MIKE O'HARA

O'HARA: Previous perceptions of the Lions have not become a reality for Reggie Bush

Posted Nov 12, 2013

"Honestly, I don’t think we’ve earned our respect yet from a lot of people. We may have raised some eyebrows, but I don’t think anybody’s sold on us yet, and rightfully so."

Perception has not become reality in Reggie Bush’s first season with the Lions.

Reggie BushRB Reggie Bush (Photo: G.Smith/Detroit Lions)

The stories he heard about the Lions, and their reputation for how they performed on the field, have been just that – perceptions and stories that have been buried by their surge to a 6-3 record that has them in first place in the NFC North.

Bush was well aware of how outsiders around the NFL viewed the Lions before he entered the free-agent market in March after five seasons with the Saints and the last two in Miami. And it was no surprise, considering they’d had only one winning record from 2001-12, with a 4-12 record last year.

As he sat in front of his locker Tuesday, Bush described the scouting report he’d heard on the Lions.

"Undisciplined and could score fast, but would beat themselves in the end, ultimately," Bush said.

Short, and not particularly sweet.

He wasn’t singling out a particular unit.

"I wasn’t talking specifically offense or defense," Bush said. "Just as a team."

Meeting with the Lions’ coaches and management and some players before signing as a free agent not only convinced Bush that Detroit’s offense was suited to his talent, but that there was a commitment to winning.

That has proven to be the case. The Lions have not squandered games. In the last two games, the offense beat Dallas with a long touchdown drive, and the defense held off the Bears’ attempt at a tying two-point conversion.

Veteran players have talked about a renewed unity in the locker room, and Bush has felt it.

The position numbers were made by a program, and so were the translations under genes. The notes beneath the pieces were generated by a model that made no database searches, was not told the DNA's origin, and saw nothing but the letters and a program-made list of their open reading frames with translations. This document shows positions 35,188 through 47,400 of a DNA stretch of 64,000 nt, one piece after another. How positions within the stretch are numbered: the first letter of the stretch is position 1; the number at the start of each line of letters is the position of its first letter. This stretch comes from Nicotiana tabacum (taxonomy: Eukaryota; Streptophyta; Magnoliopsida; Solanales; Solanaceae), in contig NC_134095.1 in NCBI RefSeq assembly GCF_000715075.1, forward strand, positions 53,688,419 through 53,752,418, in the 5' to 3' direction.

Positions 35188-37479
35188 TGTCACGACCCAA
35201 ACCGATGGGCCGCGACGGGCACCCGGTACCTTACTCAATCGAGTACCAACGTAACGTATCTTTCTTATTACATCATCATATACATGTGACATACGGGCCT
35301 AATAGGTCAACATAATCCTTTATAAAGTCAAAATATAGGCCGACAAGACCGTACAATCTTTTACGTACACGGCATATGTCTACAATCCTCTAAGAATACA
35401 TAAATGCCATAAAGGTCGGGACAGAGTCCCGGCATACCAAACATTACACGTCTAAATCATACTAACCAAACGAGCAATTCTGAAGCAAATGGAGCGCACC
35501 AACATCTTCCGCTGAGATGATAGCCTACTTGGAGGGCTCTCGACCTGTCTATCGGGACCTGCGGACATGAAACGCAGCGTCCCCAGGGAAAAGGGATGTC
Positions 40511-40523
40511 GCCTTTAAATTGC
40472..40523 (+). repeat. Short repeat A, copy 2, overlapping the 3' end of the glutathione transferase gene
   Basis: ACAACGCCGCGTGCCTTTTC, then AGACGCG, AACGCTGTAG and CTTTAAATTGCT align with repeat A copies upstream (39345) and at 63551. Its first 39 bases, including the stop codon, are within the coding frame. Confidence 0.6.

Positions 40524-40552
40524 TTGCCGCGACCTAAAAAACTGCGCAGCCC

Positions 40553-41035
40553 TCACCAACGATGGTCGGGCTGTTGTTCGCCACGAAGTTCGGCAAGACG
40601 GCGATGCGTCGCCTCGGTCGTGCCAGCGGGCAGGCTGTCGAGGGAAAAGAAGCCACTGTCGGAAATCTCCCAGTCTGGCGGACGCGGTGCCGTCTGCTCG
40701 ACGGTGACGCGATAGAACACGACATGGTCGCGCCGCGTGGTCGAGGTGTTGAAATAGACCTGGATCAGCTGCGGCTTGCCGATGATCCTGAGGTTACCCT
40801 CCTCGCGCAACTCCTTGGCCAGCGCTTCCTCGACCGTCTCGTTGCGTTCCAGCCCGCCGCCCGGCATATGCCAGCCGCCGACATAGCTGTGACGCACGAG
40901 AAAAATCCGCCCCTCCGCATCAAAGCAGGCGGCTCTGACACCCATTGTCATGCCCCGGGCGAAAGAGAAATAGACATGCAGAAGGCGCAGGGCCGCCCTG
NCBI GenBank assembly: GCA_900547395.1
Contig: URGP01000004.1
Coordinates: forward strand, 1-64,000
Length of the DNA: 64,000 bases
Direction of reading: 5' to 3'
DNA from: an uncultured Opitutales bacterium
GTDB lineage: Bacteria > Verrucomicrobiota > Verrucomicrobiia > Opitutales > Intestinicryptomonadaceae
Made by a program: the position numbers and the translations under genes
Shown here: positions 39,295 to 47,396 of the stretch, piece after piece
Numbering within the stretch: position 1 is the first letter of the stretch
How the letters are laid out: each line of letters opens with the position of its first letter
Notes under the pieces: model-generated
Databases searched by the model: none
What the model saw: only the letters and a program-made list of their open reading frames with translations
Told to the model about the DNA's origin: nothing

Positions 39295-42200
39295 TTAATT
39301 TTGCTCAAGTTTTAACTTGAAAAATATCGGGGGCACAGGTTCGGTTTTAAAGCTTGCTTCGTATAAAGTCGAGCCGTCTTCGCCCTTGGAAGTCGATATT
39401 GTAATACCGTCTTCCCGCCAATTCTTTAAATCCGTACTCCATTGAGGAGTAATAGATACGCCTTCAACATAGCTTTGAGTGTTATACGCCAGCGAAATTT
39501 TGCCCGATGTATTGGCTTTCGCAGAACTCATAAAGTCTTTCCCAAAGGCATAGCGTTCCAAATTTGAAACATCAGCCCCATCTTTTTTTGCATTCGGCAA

"When I first got here, everybody was ready to win," he said. "The guys were tired of whatever happened last year – tired of getting knocked around a little bit. Guys were just ready to buy in and win right away.

"That’s been the mentality since I’ve been here. Everybody’s been on the same common goal to win, and kind of erase the past and history of the Detroit Lions, so to speak."

Bush has validated how the Lions targeted him as one of their key free-agent signings. He’s rushed for 623 yards with a 4.7-yard average per carry and has 34 receptions for 343 yards. He has scored four touchdowns – two each rushing and passing.

Bush was getting text messages from Nate Burleson, whom he’d never met, but he still had to make up his mind if the Lions were the best place for him to play going into his eighth pro season.

He wanted to play in a good offense, on a team that could contend.

"I felt the appreciation right away, but at the same time had to handle the business side," Bush said. "It’s been a great ride every step of the way."

The ride isn’t over. There are seven weeks left in the regular season, and the Lions cannot back off.

"I don’t think 6-3 has changed anything," Bush said. "Honestly, I don’t think we’ve earned our respect yet from a lot of people. We may have raised some eyebrows, but I don’t think anybody’s sold on us yet, and rightfully so.

"Six and three doesn’t win you a division. It doesn’t get you a first-round bye in the playoffs. It doesn’t get you to the playoffs. We still have a lot of football left to play."